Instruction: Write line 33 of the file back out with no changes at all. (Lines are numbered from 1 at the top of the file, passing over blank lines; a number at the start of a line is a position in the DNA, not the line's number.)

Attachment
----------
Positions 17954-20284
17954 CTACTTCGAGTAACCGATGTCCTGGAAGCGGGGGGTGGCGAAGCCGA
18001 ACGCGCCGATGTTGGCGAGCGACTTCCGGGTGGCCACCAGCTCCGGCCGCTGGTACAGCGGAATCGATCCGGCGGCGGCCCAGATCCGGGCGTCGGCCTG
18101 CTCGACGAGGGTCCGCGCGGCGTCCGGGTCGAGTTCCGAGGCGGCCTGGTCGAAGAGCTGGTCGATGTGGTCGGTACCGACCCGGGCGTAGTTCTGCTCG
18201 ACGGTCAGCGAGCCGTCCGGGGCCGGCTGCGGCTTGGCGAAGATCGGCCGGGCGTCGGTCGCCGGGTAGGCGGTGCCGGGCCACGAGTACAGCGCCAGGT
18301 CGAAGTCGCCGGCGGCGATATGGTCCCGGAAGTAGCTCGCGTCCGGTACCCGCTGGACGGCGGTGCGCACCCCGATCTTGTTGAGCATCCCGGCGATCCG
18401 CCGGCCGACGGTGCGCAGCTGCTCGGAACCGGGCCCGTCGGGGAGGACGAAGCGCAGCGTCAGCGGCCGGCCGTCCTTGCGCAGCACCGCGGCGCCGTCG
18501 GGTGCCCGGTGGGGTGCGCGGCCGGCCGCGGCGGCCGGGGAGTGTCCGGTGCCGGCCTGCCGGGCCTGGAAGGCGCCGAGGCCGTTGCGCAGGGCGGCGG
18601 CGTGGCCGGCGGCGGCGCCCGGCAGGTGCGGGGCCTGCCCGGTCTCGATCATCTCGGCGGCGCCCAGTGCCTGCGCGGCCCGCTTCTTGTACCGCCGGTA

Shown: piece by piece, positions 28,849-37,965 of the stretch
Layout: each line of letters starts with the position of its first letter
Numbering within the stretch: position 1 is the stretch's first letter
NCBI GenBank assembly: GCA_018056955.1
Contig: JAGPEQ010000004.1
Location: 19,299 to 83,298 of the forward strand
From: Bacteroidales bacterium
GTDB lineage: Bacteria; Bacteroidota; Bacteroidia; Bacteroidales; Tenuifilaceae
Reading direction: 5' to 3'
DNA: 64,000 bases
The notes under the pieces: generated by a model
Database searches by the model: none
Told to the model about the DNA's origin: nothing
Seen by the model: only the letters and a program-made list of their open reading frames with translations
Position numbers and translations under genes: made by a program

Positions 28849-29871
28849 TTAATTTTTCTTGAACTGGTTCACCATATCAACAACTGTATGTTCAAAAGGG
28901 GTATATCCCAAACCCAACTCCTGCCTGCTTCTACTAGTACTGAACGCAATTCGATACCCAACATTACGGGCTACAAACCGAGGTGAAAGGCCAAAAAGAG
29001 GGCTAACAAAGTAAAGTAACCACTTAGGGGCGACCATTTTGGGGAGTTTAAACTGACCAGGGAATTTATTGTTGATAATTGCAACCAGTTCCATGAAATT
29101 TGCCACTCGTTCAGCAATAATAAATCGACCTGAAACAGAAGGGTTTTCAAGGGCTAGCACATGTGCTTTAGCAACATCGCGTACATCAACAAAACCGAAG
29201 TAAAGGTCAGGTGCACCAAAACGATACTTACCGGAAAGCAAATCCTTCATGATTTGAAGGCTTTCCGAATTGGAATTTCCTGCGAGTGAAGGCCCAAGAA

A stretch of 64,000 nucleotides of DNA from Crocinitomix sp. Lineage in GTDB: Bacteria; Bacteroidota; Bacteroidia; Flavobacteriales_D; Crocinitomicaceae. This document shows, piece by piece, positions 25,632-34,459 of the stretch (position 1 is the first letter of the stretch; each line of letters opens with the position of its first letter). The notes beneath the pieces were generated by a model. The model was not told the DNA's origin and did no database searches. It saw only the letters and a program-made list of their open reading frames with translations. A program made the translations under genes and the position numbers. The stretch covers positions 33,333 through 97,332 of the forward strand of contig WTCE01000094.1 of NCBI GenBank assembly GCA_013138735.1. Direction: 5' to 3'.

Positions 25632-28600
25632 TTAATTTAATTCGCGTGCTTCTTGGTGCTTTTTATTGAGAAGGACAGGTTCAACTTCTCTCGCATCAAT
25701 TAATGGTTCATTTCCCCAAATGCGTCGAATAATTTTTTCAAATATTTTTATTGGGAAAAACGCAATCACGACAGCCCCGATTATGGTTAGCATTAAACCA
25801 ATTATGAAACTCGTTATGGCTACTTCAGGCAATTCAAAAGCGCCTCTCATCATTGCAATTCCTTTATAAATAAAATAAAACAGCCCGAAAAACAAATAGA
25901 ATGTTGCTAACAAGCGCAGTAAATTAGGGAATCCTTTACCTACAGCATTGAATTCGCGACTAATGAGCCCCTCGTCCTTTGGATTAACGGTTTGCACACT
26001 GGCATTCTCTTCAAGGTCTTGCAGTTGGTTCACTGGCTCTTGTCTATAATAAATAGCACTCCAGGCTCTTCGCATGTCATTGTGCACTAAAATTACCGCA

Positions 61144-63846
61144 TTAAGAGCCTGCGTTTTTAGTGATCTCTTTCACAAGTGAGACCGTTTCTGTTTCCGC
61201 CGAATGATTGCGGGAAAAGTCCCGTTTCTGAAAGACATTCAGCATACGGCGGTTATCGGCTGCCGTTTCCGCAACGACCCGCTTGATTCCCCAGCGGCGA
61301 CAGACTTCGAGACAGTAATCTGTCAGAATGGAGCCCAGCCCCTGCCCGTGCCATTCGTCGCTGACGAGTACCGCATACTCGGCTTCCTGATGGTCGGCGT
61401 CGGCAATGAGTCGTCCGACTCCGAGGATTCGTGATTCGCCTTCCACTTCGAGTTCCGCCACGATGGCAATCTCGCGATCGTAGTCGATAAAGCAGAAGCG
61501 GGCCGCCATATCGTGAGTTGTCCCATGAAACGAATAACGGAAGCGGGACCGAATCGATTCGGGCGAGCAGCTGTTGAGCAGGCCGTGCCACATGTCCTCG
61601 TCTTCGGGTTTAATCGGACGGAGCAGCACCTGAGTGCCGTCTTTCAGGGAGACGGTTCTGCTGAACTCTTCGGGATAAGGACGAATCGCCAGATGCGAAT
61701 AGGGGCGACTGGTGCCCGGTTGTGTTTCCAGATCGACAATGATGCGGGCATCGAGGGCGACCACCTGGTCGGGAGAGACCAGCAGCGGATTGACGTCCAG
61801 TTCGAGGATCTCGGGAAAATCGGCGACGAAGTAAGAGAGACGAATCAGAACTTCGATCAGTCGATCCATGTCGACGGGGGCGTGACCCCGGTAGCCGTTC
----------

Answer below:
25632 TTAATTTAATTCGCGTGCTTCTTGGTGCTTTTTATTGAGAAGGACAGGTTCAACTTCTCTCGCATCAAT